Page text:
The temperature of PCB surface layer and bottom layer is respectively t_{1} and t_{2}; the overall transmitted heat is Q; the overall resistance is R; the thermal resistance of each layer at thickness orientation is R_{1}, R_{2} and R_{3} and at length L_{1}, L_{2} and L_{3}; the area of the board is A. Based on Figure 2(a), the orientation is supposed to be vertical only and thermal resistance can be calculated through the following formula:
R_{1} = L_{1}(A•k_{1})
R_{2} = L_{2}(A•k_{2})
R_{3} = L_{3}(A•k_{3})
Based on Figure 2(b), the orientation is supposed to be horizontal only and thermal resistance can be calculated through the following formula:
R_{1} = L/(A_{1}•k_{1})
R_{2} = L/(A_{2}•k_{2})
R_{3} = L/(A_{3}•k_{3})
1/R = 1/R_{1} + 1/R_{2} + 1/R_{3}
The overall heat resistance along vertical and horizontal orientation can be displayed according to seriesparallel connection of thermal resistance through formula Q = (t_{1}  t_{2})/R.
Based on the formula above, it is clear that overall thermal resistance on horizontal orientation is much lower than that on vertical orientation. Therefore, if copper is buried horizontally on PCB, better thermal dissipation effect will be obtained. A doublelayer PCB is picked up by this article as an analysis object. Figure 3 is the sketch of PCB buried copper.
Simulation Analysis and Verification
• PCB Model Design
The size of simplified model is listed in below table.
Item

Size

PCB 
100mm*100mm 
Chip 
10mm*10mm 
Component package 
20mm*20mm 
Energy consumption of chip 
8W 
Component is placed at the center of PCB whose heat source has copper buried below. Copper cooling fins are buried adjacent to copper. Figure 4 is the simulation model with size of 0.5mmx30mm.
A circuit with 2A current is set as a simulation object so that line width is 0.5mm at least and throughhole 0.5mm. Cooling fins adjacent to buried copper should have min 1mm spacing and the width of cooling fins in this article are defined to be 0.13mm, 0.25mm, 0.5mm, 0.75mm and 1mm and length 20mm, 30mm and 40mm. Under the condition of 10mm width and less than 1mm spacing, the number of cooling fins with different width is displayed in below table.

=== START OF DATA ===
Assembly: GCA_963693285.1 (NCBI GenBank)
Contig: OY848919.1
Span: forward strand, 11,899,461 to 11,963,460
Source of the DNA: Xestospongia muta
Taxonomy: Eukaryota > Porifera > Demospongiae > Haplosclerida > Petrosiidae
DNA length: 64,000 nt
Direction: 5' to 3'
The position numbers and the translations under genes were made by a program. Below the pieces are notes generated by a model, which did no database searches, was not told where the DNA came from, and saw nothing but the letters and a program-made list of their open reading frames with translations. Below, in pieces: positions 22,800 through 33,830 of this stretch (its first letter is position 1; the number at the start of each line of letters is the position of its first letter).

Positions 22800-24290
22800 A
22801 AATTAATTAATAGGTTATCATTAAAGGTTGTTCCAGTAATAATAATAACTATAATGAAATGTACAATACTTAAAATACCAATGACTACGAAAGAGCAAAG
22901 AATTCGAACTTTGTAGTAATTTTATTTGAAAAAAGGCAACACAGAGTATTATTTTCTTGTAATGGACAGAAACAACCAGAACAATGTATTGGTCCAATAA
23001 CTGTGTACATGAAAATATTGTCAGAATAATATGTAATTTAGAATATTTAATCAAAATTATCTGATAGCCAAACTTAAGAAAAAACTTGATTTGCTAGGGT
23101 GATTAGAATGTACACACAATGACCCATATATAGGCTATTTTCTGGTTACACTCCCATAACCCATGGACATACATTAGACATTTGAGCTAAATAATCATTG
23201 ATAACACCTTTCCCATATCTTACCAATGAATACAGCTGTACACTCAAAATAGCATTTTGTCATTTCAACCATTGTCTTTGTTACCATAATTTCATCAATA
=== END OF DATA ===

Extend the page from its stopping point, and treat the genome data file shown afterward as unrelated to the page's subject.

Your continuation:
Fin width (mm)

Temperature (°C)

Fin length (mm)

Number of fins

20

30

40

0.13

Highest

96.7

91.2

89.8

10

Lowest

89.1

84.5

83.4

0.25

Highest

92.5

89.5

87.5

8

Lowest

85.4

83.6

81.9

0.50

Highest

92.1

88.6

86.2

7

Lowest

85.3

83.2

81.2

0.75

Highest

91.9

87.9

85.3

6

Lowest

85.2

83.0

80.8

1.00

Highest

91.8

87.8

85.1

5

Lowest

85.0

82.9

80.8

Temperature of components without buried copper (°C)

Highest: 108.4 Lowest: 98.3

• Result Analysis
Based on Table 2, it can be inferred that differences in terms of width and length of copper fins all lead to the great escalation of component temperature of PCBs. however, in the practical application, suitable PCB length and fin width should be picked up considering practical situations and cost of copper. Figure 5 is the graph of highest temperature of components while Figure 6 is the graph of lowest temperature of components.
From the change tendency indicated by the graph, it can be summarized that when the width of fins is less than 0.5mm, the temperature of components is greatly decreased with the enlargement of fin width. Temperature reduction becomes steady when the width is more than 0.5mm. Thus, temperature difference is the largest when fin width is kept 0.5mm with the lowest material cost. With the increase of cooling fins, component temperature decreases.
Temperature falls at the largest extent, more than 5°C when fin length is in the range from 20mm to 30mm. Temperature falls at small extent, more or less than 2°C when fin length is in the range from 30mm to 40mm. Therefore, reducing temperature differences are relatively large when fins with length of 20mm to 30mm are picked up with the relatively low cost. Considering the fact that PCB cooling fins can neither be too long nor too wide, it's suitable to pick up fins whose width is 0.5mm and length 30mm.
Figure 7 is the graph of PCB simulation temperature distribution without buried copper while Figure 8 is the graph of PCB simulation temperature distribution with fins whose length is 30mm and width 0.5mm.
According to the two figures, it can be known that the highest temperature falls from 108.4°C to 88.6°C, with a reduction extent of 18.5%. The lowest temperature falls from 98.3°C to 83.2°C, with a reduction extent of 15.3%. Based on the comparison in terms of temperature field between Figure 7 and Figure 8, PCB with buried copper is capable of helping the temperature field distributed evenly and reducing the temperature difference of boards so that hot spots can be avoided. PCB with buried copper reduces the temperature of components, which is beneficial to the improvement of thermal dissipation of components on PCB so that reliability of components will be greatly increased.